Bayou City

What the Fitzgerald's Uproar Reveals About Houston's Music Scene

What the Fitzgerald's Uproar Reveals About Houston's Music Scene
Photo by Jack Gorman
click to enlarge PHOTO BY JACK GORMAN
Photo by Jack Gorman
According to an eyewitness, the audience at last Wednesday’s show by San Antonio punks FEA was so upset with Sara Fitzgerald, whose epithet-strewn email exchange with Houston rap producer and promoter TrakkSounds had gone viral the previous day, that they chanted “Fuck Fitz!” until the members of FEA had to talk them down. That show had originally been scheduled for Fitzgerald’s namesake venue, and its swift relocation to Satellite Bar was just one example of the fallout from one of the most uncomfortable 24-hour periods the Houston music scene has experienced in recent memory. The uproar has since died down — for now — but the issues raised by her email and subsequent comments, and the firestorm of criticism they encountered, are not the sort of things that can just be swept under the rug.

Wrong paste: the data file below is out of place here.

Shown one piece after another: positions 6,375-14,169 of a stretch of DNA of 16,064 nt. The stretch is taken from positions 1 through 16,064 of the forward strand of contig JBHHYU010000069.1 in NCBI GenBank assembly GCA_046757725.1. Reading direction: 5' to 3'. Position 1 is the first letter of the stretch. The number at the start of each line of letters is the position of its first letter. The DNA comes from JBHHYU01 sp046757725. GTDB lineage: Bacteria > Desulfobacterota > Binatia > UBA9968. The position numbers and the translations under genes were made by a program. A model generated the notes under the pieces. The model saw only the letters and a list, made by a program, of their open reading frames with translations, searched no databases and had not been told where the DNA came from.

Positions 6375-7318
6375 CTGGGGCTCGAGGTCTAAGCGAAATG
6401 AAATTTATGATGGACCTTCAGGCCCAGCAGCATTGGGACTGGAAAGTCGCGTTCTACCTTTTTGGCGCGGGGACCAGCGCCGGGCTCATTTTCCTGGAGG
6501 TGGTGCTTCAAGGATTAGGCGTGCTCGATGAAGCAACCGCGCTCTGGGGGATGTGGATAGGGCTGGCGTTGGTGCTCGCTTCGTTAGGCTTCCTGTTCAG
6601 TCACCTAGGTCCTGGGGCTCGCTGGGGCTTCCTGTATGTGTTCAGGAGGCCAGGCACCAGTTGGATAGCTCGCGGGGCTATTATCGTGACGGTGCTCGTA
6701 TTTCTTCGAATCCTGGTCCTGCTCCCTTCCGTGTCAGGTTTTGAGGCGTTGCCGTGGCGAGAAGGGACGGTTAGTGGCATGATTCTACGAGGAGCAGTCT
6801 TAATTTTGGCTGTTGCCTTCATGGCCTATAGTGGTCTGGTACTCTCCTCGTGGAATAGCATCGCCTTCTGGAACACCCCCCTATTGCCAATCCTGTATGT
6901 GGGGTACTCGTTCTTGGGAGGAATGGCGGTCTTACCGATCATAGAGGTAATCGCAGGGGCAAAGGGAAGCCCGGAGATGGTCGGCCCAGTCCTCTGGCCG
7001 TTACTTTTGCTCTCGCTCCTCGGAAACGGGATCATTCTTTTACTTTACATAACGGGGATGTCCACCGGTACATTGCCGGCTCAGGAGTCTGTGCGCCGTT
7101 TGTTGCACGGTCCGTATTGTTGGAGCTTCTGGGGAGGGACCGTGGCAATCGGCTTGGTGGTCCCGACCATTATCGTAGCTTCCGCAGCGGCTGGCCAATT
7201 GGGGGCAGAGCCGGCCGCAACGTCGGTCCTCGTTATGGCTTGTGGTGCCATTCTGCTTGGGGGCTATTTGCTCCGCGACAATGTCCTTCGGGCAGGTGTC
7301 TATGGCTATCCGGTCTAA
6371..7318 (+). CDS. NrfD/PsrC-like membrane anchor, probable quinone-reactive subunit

Houston's music scene is still mired in its own degree of contention. What the Fitz letter and subsequent reaction showed was that people still see hip-hop as a misogynistic void, and it's mostly people who look at hip-hop through an outsider's gaze. Keep in mind that people don't have to reach too far in order to point out misogyny in metal or hard rock but immediately draw upon hip-hop as some low-hanging fruit. It's easier to demean or bemoan hip-hop fans as opposed to rock fans or even cumbia or zydeco fans because they're soft targets. Those who ventured to Fitzgerald's in the '70s and more that have loyalty to Fitz will argue that she was well within her rights. And she is well within her right to curate her building to cater to a certain audience.

However, by slamming, stereotyping and racially generalizing a segment of music fans, she cut off her nose to spite her face. Her subsequent apologies, if you could call them that, were more hiding behind the idea of feminism rather than living up to its standards. Degrading music towards women doesn't have to be vehemently explicit but in her case, she placed hip-hop — particularly the music of two artists from Tennessee — as the best example. It's disheartening on a vast number of levels because Fitz isn't the first venue to detail such things to artists or promoters attempting to book venues in the city. Is she a racist? I wouldn't say. Is she preaching to stereotypes as opposed to using good judgement in regards to booking acts? Yes.